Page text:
NASHVILLE, Tenn. (WKRN) — This August, Nashvillians will head to the polls to vote in the Metropolitan General Election.
Earlier this year, Mayor John Cooper announced he would not be seeking re-election, creating a wide-open field of candidates in the race to be the next mayor of Music City.
One of those candidates is Heidi Campbell.
Campbell, 54, currently represents the 20th district of the Tennessee State Senate. Before becoming a senator, Cambell served as the Mayor of the City of Oak Hill. In 2022, she was the Democratic candidate for the U.S. House of Representatives Tennessee District 5 election.
News 2 submitted questionnaires to each of the candidates running for Nashville mayor. The form featured six questions addressing some of Music City’s biggest issues—including crime rates, mass transit, homelessness, and the Metro government’s current relationship with the state government. Below you will find Campbell’s answers to those questions.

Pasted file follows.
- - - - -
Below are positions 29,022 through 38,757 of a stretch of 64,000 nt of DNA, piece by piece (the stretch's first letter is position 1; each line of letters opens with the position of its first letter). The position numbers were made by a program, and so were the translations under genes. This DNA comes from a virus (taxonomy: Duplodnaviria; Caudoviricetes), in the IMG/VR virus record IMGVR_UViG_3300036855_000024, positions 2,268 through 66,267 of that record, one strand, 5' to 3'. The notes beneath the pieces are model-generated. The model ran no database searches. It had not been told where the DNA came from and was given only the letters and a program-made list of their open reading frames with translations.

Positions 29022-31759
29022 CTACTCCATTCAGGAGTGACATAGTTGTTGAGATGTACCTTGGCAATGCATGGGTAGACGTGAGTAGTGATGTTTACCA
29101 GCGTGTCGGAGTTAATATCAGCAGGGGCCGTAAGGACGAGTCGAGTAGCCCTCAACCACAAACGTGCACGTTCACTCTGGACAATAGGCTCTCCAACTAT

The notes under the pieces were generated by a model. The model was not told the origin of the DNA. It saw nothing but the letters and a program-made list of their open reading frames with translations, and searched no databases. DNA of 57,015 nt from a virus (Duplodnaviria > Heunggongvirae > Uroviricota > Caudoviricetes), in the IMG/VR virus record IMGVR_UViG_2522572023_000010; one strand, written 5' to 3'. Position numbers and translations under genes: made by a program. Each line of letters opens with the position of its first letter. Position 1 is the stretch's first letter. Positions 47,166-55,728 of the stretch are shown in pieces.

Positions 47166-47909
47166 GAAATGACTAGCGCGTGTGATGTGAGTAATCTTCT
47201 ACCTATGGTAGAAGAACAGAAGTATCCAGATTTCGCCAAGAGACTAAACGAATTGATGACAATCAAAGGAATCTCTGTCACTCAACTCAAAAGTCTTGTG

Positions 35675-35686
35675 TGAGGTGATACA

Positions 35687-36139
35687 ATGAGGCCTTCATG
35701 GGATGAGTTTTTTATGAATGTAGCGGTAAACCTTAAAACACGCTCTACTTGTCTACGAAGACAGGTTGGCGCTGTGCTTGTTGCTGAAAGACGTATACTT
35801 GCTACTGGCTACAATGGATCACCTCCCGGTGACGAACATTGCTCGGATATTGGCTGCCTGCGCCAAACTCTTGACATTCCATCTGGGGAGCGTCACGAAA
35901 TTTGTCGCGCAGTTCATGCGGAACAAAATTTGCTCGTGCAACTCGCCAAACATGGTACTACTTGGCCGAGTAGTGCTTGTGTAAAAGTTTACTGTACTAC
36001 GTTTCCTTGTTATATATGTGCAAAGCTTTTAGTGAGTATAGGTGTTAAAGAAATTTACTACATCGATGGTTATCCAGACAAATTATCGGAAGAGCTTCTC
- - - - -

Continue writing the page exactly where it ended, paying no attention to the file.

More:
How would you address the homelessness issues in Nashville?
Campbell: “The pandemic, paired with record low interest rates, created a wave of relocations, and drove housing prices further out of reach than ever for a lot of Nashvillians. Housing advocates estimate some 20,000 people in our city are currently without permanent shelter. The most immediate solution is housing, which is also one of our most basic human needs. It’s important to recognize that addressing homelessness in Nashville requires a multipronged approach, facilitated through partnership between metro government, nonprofits, faith-based groups, and healthcare providers. We need crisis response measures that avoid criminalization and forcible removal. We need to build on the work so many dedicated service providers and housing advocates are already doing, and address affordability and accessibility in Nashville overall.”